New York-based ResortPass also announced today that Michael Wolf – who previously worked at ClassPass, Supernatural and Lululemon – has assumed the role of CEO. Amanda Szabo founded ResortPass in 2016 and served as CEO until late in the third quarter. As the company grew, Szabo decided it would benefit from a leader with extensive experience working with marketplaces to help it scale. She will play an advisory role in the future.

“She [Amanda] was a 0 to 1 person,” Wolf told “I am a one-to-many person. And I was impressed with how the company had built a very strong business without a lot of capital.”

He added: “It’s really the most excited I’ve been about a company that’s worked for dozens of startups.”

Geographically, ResortPass aims to expand “more fully” in the US and Caribbean in the near future.

“We are seeing incredibly strong performance from our hotels outside the US,” Wolf told in an interview. “Some properties in Puerto Rico are among the best performing hotels in the entire system.”

Longer term, ResortPass will add additional overseas markets, such as Europe and the Asia-Pacific region, as well as more hotel partners.

Interestingly, the majority of ResortPass users are locals who want to experience the amenities of hotels in their home town or nearby town. “Our local users have never had the opportunity to access the hospitality industry locally,” said Wolf. “They thought they had to get on a plane to enjoy that kind of amenity.”

Travelers who stay in a city for the extra space on an Airbnb, but still want access to amenities such as a nice pool or fitness center, represent a different segment of ResortPass customers. Another popular use case is cruise passengers who dock in a city and want access to a nice property for a day only, or get off a cruise ship well before their flight and don’t want to sit in an airport all day. .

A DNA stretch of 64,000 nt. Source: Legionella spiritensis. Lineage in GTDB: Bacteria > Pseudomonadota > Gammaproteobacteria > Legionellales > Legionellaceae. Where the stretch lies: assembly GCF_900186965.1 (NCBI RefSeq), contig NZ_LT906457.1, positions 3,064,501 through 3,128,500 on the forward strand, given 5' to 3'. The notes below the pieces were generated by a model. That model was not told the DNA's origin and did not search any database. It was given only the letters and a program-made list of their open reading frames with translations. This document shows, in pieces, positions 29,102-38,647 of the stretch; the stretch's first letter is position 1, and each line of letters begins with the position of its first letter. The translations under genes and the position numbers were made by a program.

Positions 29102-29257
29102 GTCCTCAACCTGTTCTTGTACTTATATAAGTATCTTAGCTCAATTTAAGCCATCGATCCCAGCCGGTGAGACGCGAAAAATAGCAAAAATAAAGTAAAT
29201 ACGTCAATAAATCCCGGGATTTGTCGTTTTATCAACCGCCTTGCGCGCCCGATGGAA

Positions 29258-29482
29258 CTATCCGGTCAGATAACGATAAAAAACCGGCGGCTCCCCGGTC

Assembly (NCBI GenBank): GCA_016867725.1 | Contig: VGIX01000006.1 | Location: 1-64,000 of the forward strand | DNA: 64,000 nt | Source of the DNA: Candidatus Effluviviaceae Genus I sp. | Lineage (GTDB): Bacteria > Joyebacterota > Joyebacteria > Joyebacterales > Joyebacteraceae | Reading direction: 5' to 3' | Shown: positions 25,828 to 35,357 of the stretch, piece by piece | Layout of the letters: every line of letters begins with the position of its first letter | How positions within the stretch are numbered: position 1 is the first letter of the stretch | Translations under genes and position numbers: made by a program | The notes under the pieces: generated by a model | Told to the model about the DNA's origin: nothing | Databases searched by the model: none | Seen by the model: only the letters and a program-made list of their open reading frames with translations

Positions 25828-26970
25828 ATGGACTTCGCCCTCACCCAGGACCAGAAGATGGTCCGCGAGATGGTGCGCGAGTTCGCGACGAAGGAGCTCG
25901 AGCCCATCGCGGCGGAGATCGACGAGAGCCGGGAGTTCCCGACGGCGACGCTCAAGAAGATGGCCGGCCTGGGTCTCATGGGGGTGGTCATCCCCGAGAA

When booking users, Wolf says ResortPass aims to “mimicate the normal workflow of a hotel” so that guests simply immerse themselves in it.

According to Wolf, the “vast majority” of ResortPass users come into contact with the offerings through word of mouth.

With its new capital, the company plans to strengthen its team across all departments, including sales, marketing, product and operations. At present, it has about 50 employees, 20 of whom are engineers. ResortPass is currently not profitable, but Wolf says the company’s user growth is reflected in almost all company metrics.

The company had previously raised about $11 million, including $9 million in a Series A announced in August 2019. Wolf declined to reveal what valuation this last round was raised at, saying only that it was done “at more than 2.5x the valuation of the last round. ”

Via email, CRV General Partner Saar Gur noted that his company led ResortPass’ seed and Series A rounds based on a belief that the company “provides a unique and delightful experience to consumers, while generating significant profits at no additional cost.” for their hotel partners. ”

14W’s Ryan Ackell is also bullish, of course. “ResortPass is pioneering an entirely new segment of the global lodging industry with $1.5 trillion in revenue,” he said in a written statement. “By creating this opportunity for hotels and guests, ResortPass aligns the industry with how people choose to take time off with shorter, more frequent experiences closer to home.”